Anatomically, the masticator space is delineated by the superficial layer of the deep cervical fascia. At the base of the mandible, the superficial layer of the deep cervical fascia splits into two layers. The outer layer encloses the masseter muscle, extends over the zygomatic arch, and attaches to the temporalis muscle and the lateral orbital wall. The inner layer extends deep into the medial pterygoid muscle and attaches to the skull base medial to the foramen ovale ( Fig. 1 A ). These two layers fuse along the anterior and posterior borders of the mandibular ramus, enveloping the space. This space includes the mandibular nerve and its branches, internal maxillary artery and its branches, adipose tissue, and masticatory muscles ( Fig. 1 B).

Fig. 1
Anatomy of the masticator space. (A) Coronal line diagram showing the superficial layer of the deep cervical fascia splitting into two layers at the base of the mandible. The outer layer (labelled 1) encloses the masseter muscle, extends over the zygomatic arch, and attaches to the temporalis muscle and the lateral orbital wall. The inner layer (labelled 2) extends deep to the medial pterygoid muscle and attaches to the skull base medial to the foramen ovale. (B) Axial line diagram showing the outer and inner layers fusing along the anterior and posterior borders of the mandibular ramus and enveloping the space. The masticator space includes the mandibular nerve and its branches, internal maxillary artery and its branches, adipose tissue, and masticatory muscles. Note the close relationship of the masticator space to the pre-styloid parapharyngeal space (black dots) medially. MP, medial pterygoid muscle; M, masseter muscle; LP, lateral pterygoid muscle; T, temporalis muscle; FO, foramen ovale; P, parotid gland; ECAR, external carotid artery; ICAR, internal carotid artery; JUG, jugular vein; STY, styloid process.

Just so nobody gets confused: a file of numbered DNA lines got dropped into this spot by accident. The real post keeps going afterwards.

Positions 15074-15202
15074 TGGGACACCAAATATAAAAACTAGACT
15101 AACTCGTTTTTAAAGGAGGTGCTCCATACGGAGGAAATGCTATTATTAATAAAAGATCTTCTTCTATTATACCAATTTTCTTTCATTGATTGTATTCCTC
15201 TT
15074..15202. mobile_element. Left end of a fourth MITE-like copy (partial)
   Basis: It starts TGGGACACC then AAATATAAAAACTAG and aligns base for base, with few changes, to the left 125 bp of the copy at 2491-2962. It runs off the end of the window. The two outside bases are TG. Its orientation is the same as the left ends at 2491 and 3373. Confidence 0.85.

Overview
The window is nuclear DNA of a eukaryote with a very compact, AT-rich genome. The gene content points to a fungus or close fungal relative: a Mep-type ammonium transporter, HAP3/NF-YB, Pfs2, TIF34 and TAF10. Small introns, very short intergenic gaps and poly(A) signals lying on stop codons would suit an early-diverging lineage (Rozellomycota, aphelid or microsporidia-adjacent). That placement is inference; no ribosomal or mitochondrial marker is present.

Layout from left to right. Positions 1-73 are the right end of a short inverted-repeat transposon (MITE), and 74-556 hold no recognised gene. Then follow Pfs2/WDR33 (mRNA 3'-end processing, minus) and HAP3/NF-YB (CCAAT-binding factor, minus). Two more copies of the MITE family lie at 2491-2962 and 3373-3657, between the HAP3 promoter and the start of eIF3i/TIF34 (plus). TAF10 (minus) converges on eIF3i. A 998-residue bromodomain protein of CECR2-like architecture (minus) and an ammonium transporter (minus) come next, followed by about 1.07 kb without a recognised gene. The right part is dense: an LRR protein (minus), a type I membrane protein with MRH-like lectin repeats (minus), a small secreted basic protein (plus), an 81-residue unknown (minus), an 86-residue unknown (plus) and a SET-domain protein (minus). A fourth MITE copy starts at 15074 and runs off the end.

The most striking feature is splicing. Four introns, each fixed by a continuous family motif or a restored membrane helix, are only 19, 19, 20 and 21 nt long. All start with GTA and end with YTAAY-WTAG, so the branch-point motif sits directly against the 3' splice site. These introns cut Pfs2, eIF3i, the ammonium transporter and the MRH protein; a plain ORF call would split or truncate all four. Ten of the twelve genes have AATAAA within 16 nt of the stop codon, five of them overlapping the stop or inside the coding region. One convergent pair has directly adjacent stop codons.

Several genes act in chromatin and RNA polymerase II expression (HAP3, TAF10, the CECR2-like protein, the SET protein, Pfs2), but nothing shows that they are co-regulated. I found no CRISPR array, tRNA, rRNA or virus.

Oral cancer adjacent to the masticator space can deeply invade the masticator space components simply because of the anatomic vicinity, and is staged as T4b. At this site, surgical resection using a conventional approach is often difficult, resulting in unsatisfactory survival. In particular, a tumour with involvement of the posterior portion of the upper gingiva and hard palate sometimes relapses at the infratemporal fossa in the internal portion of the masticator space. In such cases, some authors have reported the transmandibular approach to be an effective technique for maxillectomy with internal dissection of the masticator space.

The aim of this study was to review our patients who had undergone a maxillectomy with internal dissection of the masticator space by the transmandibular approach and to evaluate the postoperative outcomes.

Patients and methods

Patients